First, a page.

As a result, colleges raised tuition to cover costs. In addition, public colleges began competing for students by building beautiful gyms and stadiums and cafeterias. New technology added more costs. Colleges with strong sports programs drew alumnae who contributed to endowments. So, colleges recruited athletes and great students who would contribute in the future. At the same time, lawsuits and a growing awareness of mental health and disabilities prompted colleges to provide support services. Finally, theres an argument that allowing students access to open-ended loans provides colleges with the opportunity to keep raising prices. All of these factors drove up the cost of college. Oh wait, did I forget about paying stars like Elizabeth Warren 400K to teach a class?

The college arms race ties into some of the advantages and drawbacks of our meritocracy. Once professional and upper middle-class parents realized the financial benefits of a college education, particularly a degree from a select institution, they began investing in their childrens future by sending them to private schools and public schools in tony suburbs with schools financed by property taxes. Private SAT tutors helped win admission and scholarships to the best colleges. When that wasnt enough, Hollywood stars and business tycoons bought admission. Under the aegis of equal opportunity, all Americans have an equal chance, but is that really fair to those without the means to compete those whites, Hispanics and Blacks who are less well off? In addition, those kids whose parents havent attended college dont necessarily know the ropes. As McGhee points out, these are problems that cross racial lines.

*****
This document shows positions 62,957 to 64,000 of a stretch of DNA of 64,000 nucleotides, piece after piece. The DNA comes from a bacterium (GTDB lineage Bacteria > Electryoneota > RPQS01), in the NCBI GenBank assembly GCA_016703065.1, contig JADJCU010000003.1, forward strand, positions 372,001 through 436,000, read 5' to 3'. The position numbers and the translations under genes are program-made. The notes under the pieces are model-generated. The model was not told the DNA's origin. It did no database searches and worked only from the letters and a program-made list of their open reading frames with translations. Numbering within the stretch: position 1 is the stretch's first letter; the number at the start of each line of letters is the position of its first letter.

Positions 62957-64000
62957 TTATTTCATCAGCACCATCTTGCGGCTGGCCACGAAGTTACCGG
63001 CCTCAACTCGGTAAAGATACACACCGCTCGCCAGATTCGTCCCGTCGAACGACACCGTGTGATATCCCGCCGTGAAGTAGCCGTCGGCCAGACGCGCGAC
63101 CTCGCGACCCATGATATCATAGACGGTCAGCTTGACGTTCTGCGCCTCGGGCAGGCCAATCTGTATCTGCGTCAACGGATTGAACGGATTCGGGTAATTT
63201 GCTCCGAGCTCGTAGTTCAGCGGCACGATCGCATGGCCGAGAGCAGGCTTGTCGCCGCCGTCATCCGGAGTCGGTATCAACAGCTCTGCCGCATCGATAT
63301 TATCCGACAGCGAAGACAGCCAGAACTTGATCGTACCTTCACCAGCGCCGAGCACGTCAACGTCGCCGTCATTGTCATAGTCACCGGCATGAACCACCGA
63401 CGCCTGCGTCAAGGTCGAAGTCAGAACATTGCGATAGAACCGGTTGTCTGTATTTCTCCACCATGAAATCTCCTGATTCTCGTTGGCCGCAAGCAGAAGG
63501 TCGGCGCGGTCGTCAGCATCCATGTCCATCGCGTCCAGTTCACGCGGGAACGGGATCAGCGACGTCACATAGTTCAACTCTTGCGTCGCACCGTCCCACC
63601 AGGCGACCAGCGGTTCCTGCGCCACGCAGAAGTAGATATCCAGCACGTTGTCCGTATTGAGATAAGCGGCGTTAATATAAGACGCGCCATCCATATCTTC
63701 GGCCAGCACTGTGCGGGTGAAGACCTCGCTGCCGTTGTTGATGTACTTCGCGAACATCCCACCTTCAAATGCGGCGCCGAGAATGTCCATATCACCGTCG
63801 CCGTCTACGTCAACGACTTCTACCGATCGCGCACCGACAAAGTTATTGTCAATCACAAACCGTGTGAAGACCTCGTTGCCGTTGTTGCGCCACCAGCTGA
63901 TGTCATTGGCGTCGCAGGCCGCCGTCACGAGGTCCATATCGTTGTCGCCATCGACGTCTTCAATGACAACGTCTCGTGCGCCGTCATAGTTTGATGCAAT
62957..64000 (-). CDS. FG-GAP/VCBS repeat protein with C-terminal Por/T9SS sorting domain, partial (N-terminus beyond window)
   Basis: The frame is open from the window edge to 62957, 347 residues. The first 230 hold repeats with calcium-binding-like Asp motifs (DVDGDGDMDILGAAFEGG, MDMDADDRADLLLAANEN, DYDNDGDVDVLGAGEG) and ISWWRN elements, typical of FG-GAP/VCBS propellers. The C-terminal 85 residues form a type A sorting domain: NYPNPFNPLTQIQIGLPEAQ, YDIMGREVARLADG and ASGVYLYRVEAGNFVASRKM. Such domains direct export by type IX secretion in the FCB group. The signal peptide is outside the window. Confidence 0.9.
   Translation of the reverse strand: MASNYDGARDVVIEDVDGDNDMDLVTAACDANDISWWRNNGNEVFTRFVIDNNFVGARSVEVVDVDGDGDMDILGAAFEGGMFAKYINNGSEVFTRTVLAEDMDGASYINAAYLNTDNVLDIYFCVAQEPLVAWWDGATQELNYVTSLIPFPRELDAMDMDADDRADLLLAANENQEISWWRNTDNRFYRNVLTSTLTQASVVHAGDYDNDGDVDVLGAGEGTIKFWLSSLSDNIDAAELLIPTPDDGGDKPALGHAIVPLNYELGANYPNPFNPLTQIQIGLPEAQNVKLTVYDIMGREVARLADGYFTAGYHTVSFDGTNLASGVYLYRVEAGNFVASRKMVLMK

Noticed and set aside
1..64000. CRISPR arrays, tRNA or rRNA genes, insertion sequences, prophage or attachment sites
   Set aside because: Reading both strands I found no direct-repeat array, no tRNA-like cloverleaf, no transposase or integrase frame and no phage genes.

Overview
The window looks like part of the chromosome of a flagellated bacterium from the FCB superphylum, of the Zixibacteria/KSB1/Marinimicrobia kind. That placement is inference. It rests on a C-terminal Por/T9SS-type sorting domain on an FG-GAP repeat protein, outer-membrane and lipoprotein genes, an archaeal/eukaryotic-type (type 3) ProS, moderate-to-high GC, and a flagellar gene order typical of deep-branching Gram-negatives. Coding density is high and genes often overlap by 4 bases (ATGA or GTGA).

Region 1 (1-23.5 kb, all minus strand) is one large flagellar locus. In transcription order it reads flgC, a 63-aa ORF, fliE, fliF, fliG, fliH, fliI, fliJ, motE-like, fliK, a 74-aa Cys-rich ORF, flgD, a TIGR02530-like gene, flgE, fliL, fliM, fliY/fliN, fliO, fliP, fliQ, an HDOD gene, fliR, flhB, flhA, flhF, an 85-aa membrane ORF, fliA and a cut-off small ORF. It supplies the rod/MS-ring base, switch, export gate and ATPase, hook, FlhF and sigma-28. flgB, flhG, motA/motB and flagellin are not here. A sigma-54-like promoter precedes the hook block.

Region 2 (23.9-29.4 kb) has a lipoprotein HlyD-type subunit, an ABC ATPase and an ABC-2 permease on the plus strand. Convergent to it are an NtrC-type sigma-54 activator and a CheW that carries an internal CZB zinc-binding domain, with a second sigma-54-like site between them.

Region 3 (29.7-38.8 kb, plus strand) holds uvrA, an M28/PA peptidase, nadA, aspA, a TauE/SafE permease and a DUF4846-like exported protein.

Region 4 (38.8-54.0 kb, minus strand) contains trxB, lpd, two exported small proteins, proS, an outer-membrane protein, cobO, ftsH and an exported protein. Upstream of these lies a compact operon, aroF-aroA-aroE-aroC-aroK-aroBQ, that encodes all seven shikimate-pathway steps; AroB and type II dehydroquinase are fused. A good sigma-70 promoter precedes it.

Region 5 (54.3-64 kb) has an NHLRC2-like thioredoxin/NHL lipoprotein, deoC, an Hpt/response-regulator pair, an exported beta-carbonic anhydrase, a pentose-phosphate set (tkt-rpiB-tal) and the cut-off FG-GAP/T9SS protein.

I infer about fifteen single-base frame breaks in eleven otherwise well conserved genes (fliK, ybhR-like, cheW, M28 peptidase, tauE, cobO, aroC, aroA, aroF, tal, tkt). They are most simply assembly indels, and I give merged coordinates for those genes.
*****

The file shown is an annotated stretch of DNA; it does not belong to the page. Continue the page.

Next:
McGhee goes on to consider housing, the economy, our unrepresentative democracy, climate change and community. In each of these cases she does laudatory research combining facts and heartbreaking stories of the role of racism that hurts minorities primarily but working class and poor whites as well. In each case she emphasizes the role of racism often ignoring other factors. Nonetheless, she makes a strong case for the outsize role racism plays in each of these areas, especially when it comes to voting rights a compelling issue given the current attempts by Republicans to disenfranchise Black voters.

Despite my criticism, The Sum of Us is one of a number of must-read recent books about race including The Warmth of Other Suns by Isabel Wilkerson, How to be an Antiracist by Ibram X. Kendi, and Between the World and Me by Ta-Nehisi Coates. McGhees take is unique because she has a law degree and she is an activist and a scholar. Her research in The Sum of Us brings together the role of economics and politics to use race to divide Americans into tribes caught up in a zero-sum game fighting over whats left after the top 1% take 40% of the wealth. All that money gives that elite group a lot of power to fund and influence politicians and to employ media to sway the public. Fortunately for us, there are excellent writers like Heather McGhee writing and acting in the best interests of the country.

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'The Sum of Us' by Heather McGhee - The Somerville Times